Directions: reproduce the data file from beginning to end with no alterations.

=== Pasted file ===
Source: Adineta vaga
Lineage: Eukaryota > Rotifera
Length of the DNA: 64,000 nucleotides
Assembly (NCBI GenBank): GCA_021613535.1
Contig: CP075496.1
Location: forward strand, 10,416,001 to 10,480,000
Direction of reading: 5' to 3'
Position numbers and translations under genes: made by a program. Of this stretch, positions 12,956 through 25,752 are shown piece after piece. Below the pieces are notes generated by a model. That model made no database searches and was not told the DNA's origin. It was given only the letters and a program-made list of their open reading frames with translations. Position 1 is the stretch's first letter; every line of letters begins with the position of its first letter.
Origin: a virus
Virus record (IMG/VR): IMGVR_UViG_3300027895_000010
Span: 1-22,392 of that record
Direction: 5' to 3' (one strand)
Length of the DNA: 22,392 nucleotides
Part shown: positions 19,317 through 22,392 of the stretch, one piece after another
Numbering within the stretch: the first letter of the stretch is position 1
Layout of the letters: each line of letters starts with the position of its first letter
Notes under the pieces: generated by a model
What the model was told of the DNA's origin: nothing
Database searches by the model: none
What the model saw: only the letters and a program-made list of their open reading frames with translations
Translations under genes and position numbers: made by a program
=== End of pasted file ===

Source: Adineta vaga
Lineage: Eukaryota > Rotifera
Length of the DNA: 64,000 nucleotides
Assembly (NCBI GenBank): GCA_021613535.1
Contig: CP075496.1
Location: forward strand, 10,416,001 to 10,480,000
Direction of reading: 5' to 3'
Position numbers and translations under genes: made by a program. Of this stretch, positions 12,956 through 25,752 are shown piece after piece. Below the pieces are notes generated by a model. That model made no database searches and was not told the DNA's origin. It was given only the letters and a program-made list of their open reading frames with translations. Position 1 is the stretch's first letter; every line of letters begins with the position of its first letter.
Origin: a virus
Virus record (IMG/VR): IMGVR_UViG_3300027895_000010
Span: 1-22,392 of that record
Direction: 5' to 3' (one strand)
Length of the DNA: 22,392 nucleotides
Part shown: positions 19,317 through 22,392 of the stretch, one piece after another
Numbering within the stretch: the first letter of the stretch is position 1
Layout of the letters: each line of letters starts with the position of its first letter
Notes under the pieces: generated by a model
What the model was told of the DNA's origin: nothing
Database searches by the model: none
What the model saw: only the letters and a program-made list of their open reading frames with translations
Translations under genes and position numbers: made by a program